First you need the same exact engine, a 1.9 TD to guaranty that it will fit perfectly but you can even install the S16 engine, but you will need new pretty much everything.
Check if the engine is uncontaminated. I don't know if that's what you call it in the US, but here we call that to an engine that is dry - no oil stains, no water marks, has no sealant products anywhere and is clean on the outside.
A good engine should not have rust anywhere, check if everything is in place, like if the parts don't move, has no damage at all. Obviously you will find some rust, for example on the clutch pressure plate, but you shouldn't find excessive rust.
Also, before you ask for an engine, try to find out how they treat the engines. An engine should always be tested before it is uncontaminated, try to find out how the whole process works and if they checked the seals of the car. When you ask for the engine, try to find out what kind of person had the car with that engine and how many miles it has. Usually older people take better care of their cars and usually don't push the car too much. If the company selling you the engine actually knows the person, the better, for example, if the older owner is friends with someone on the company, the more you know about the driving habits the person who used the engine the better.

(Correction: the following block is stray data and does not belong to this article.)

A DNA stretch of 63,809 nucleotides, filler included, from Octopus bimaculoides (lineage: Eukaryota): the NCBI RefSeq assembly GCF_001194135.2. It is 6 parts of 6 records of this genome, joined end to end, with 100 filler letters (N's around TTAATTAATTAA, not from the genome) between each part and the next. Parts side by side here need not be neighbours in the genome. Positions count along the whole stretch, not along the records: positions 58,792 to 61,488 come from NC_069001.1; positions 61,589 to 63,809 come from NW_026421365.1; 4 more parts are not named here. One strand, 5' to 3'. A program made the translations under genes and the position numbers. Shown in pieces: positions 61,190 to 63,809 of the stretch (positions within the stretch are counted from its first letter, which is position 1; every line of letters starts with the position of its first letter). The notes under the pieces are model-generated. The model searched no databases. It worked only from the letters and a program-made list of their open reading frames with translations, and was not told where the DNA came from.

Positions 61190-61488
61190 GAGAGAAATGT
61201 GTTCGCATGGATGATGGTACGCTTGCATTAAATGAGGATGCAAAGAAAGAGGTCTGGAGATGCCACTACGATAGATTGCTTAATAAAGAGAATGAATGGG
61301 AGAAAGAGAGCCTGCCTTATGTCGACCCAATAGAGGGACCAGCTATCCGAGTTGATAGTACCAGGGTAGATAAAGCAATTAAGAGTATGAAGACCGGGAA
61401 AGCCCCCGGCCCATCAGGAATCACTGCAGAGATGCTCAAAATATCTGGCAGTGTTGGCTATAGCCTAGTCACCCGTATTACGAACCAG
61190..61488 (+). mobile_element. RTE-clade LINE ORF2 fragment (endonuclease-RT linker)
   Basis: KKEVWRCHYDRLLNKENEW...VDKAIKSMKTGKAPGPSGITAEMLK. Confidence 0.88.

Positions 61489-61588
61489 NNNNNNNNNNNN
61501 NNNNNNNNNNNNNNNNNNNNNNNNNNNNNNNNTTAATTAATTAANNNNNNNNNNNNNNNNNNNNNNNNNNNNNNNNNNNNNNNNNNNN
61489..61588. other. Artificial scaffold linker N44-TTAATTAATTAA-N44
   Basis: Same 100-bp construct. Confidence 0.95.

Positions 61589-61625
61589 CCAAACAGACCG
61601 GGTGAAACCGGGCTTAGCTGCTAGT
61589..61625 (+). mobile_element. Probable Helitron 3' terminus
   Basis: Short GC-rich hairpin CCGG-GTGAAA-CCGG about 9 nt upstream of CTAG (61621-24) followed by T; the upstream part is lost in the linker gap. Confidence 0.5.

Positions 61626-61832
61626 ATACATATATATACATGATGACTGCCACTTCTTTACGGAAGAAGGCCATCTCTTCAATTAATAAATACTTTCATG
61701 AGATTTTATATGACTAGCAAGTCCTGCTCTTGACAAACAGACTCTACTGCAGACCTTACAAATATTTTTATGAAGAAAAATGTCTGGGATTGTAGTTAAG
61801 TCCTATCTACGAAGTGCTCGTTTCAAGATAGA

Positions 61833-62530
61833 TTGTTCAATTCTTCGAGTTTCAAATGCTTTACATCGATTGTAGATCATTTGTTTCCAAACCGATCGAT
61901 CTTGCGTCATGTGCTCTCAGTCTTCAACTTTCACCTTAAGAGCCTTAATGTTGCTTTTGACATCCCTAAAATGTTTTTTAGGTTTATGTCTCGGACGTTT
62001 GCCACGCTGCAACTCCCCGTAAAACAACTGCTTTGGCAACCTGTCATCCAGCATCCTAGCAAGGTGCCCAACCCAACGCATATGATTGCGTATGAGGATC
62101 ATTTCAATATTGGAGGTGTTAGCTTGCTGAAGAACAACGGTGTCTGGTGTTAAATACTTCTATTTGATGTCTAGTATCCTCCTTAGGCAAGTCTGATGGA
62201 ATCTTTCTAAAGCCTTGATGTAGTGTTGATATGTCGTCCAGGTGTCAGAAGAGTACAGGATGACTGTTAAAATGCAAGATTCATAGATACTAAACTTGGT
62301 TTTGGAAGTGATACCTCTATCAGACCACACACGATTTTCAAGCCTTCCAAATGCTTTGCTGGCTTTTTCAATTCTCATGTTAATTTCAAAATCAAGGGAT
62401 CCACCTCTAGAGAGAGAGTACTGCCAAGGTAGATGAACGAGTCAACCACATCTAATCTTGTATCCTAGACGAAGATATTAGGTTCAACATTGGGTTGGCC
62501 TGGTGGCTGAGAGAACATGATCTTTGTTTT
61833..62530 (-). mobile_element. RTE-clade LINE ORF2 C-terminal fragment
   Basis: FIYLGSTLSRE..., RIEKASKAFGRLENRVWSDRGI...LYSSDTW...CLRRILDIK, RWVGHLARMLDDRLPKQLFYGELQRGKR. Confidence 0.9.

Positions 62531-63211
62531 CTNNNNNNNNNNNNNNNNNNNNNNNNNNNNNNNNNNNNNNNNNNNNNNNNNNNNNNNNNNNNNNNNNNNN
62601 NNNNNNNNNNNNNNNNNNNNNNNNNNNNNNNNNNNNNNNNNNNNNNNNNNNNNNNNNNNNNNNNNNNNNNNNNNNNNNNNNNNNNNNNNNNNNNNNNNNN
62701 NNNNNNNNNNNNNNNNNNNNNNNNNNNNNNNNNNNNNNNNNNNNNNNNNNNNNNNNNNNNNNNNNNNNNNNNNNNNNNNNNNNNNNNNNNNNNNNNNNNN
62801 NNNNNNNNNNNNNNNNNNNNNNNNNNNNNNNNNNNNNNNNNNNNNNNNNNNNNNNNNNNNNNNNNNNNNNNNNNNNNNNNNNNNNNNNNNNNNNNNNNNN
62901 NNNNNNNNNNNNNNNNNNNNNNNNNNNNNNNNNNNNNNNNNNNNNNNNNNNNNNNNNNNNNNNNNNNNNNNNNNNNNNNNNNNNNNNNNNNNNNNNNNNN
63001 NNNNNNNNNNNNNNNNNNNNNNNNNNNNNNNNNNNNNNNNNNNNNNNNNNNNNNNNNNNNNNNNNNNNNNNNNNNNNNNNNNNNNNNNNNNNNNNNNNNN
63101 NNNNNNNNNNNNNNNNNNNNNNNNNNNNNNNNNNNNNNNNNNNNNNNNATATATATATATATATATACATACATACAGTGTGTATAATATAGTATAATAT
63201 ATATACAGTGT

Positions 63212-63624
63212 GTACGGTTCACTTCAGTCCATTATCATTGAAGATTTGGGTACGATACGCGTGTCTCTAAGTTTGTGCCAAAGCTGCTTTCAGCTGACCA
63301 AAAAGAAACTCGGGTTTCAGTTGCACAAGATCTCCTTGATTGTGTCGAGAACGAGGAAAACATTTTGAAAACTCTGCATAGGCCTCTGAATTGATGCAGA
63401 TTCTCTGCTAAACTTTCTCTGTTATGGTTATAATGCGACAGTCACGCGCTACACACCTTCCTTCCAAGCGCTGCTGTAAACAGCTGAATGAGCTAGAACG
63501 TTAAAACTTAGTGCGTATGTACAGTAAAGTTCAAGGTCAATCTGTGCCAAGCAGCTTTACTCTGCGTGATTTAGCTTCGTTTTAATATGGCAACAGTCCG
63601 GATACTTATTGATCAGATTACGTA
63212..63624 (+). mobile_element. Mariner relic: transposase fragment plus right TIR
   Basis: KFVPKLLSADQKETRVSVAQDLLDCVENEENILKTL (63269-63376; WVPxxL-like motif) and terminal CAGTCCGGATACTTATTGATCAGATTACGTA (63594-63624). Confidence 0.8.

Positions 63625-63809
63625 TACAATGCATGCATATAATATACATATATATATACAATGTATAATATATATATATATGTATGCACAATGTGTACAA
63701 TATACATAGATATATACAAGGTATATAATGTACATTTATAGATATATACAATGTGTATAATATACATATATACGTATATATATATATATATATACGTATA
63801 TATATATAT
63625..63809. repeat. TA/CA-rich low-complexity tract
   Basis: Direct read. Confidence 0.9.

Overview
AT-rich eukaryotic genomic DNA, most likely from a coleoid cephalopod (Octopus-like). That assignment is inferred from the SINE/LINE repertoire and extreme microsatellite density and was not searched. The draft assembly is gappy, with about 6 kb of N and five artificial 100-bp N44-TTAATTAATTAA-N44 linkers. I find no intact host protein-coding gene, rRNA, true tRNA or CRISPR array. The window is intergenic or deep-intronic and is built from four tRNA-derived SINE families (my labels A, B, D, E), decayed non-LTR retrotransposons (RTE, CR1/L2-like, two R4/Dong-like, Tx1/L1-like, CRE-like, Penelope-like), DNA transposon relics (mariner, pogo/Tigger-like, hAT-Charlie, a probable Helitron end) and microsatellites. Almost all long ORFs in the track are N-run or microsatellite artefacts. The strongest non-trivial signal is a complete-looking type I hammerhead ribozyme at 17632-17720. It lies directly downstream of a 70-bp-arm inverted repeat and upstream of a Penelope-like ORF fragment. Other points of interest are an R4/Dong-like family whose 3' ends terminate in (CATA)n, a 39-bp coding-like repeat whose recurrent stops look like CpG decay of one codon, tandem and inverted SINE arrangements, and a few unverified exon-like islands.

Also, try to get a warranty for that engine, for at least 3 months, never less than that because some engines were very poorly treated over time and that gives you time to see if the engine is good.
But in the other hand: is it really worthy repairing that car? What I am saying is, if you have money to buy and replace the engine + money to repair it in case it's in a bad shape, go for it, otherwise you should think twice.
* this is by experience on buying an engine, I am not mechanic, I am far from being one.
Sunday, November 11th, 2018 AT 5:55 AM